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Hunger, thirst, and energy intakes following consumption of caloric beveragesWhereas soft drinks are described as primarily thirst-quenching liquids, juices and milk are said to be liquid foods, with a greater satiating power. This study was conducted to compare the effects of orange juice, low-fat milk (1%), regular cola, and sparkling water on hunger, thirst, satiety, and energy intakes at the next meal. Thirty-two volunteers (14 men and 18 women), ages 18–35 years, consumed a breakfast preload composed of 590 ml (20 oz) of an energy-containing beverage (1036 kJ) or water (0 kJ) and a slice of toast (418 kJ) on four different occasions. Participants rated hunger, thirst, fullness, and desire to eat at baseline and at 20-min intervals for 2 h following preload ingestion. A tray lunch was presented at 2 h, 15 min and food consumption was measured. Compared to sparkling water, the three energy-containing beverages were associated with higher fullness and reduced hunger rating and desire to eat. However, energy intakes at lunch (4511±151 kJ for men and 3183±203 kJ for women) were the same across all four beverage conditions and no compensation for breakfast energy was observed. The three beverages of equal energy value were significantly different from sparkling water, but not from each other, in their effects on hunger and satiety ratings. All four beverages satisfied thirst equally well. Whether energy-containing cola, juice, and low-fat milk facilitate a positive energy balance remains a topic for further study.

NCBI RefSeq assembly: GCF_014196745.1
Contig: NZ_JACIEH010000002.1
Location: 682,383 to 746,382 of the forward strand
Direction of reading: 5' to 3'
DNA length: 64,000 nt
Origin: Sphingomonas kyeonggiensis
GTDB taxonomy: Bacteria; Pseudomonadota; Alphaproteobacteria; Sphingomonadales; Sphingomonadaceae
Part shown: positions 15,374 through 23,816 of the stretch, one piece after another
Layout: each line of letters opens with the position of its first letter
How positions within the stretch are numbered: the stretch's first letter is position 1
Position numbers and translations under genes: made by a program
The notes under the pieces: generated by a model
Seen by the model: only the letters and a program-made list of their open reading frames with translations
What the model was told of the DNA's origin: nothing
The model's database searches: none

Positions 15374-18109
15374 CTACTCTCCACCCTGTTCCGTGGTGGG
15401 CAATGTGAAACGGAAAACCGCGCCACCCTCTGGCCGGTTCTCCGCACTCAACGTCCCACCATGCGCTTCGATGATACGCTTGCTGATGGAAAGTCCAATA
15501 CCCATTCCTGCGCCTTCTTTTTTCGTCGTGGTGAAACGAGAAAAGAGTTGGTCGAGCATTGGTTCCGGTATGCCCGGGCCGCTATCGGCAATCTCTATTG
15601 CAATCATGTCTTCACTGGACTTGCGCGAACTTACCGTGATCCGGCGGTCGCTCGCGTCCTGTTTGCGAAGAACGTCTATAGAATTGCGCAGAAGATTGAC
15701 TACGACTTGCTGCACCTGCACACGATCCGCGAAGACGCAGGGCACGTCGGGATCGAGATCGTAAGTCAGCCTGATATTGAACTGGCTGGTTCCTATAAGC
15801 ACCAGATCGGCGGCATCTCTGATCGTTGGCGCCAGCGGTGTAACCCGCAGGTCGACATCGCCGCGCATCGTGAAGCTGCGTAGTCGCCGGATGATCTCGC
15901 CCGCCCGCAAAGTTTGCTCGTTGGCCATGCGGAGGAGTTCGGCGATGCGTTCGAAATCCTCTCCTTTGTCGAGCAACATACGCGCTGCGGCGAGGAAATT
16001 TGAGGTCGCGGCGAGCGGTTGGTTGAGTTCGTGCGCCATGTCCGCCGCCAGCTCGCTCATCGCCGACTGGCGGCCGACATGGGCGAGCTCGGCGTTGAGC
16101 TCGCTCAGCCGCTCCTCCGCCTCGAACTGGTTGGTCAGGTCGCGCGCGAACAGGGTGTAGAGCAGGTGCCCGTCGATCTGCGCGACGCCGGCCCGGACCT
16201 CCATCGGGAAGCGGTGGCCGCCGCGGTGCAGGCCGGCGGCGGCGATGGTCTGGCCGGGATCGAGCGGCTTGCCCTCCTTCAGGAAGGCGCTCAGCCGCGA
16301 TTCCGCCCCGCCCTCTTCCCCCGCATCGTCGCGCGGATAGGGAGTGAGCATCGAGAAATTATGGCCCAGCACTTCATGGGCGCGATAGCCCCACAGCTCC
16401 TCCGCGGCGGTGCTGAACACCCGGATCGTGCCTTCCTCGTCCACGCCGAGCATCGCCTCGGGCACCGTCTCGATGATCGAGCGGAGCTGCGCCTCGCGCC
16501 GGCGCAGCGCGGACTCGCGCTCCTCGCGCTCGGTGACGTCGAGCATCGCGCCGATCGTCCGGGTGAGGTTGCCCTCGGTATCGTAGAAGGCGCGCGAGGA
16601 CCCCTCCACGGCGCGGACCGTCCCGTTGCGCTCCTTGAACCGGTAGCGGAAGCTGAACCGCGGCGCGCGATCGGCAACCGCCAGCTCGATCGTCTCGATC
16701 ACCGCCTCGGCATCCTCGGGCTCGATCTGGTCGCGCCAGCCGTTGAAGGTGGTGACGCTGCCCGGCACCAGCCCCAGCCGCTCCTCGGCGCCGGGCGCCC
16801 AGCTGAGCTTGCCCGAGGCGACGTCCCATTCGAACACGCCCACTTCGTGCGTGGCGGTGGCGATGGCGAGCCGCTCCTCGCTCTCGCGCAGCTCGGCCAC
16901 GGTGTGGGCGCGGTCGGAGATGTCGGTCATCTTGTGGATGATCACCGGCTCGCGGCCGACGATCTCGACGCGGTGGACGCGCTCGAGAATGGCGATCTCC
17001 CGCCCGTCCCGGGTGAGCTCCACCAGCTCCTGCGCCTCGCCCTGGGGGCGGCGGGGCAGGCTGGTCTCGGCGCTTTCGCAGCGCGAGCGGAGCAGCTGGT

No difference in satiety or in subsequent energy intakes between a beverage and a solid foodEnergy compensation following the consumption of caloric beverages is said to be imprecise and incomplete. This study compared the relative impact on satiety and energy intakes of the physical form of foods versus the timing of consumption. Thirty-two volunteers (16 men and 16 women), aged 18–35 years, consumed equal-energy preloads (1254 kJ, 300 kcal) of regular cola (710 ml, 24 oz) or fat-free raspberry cookies (87 g, 3 oz) on two occasions each. The preloads were presented either 2 h or 20 min before the test meal. Their principal ingredient was sugar. Participants rated motivational states prior to ingestion and at 30-min intervals. A tray lunch was presented at 12:30 p.m., and food consumption was measured. Regular cola and cookies suppressed hunger ratings equally and no temporal difference in satiety was observed. Cola, but not cookies, resulted in lower ratings of thirst. Energy intakes at lunch were lower when the preload was consumed closer to the test meal (20 min) but was not affected by physical form (liquid vs. solid). Cola, but not cookies, reduced water intakes at lunch. There was no satiety deficit following the ingestion of a beverage as compared with a solid food. The timing of consumption may be more important than the physical form of energy consumed.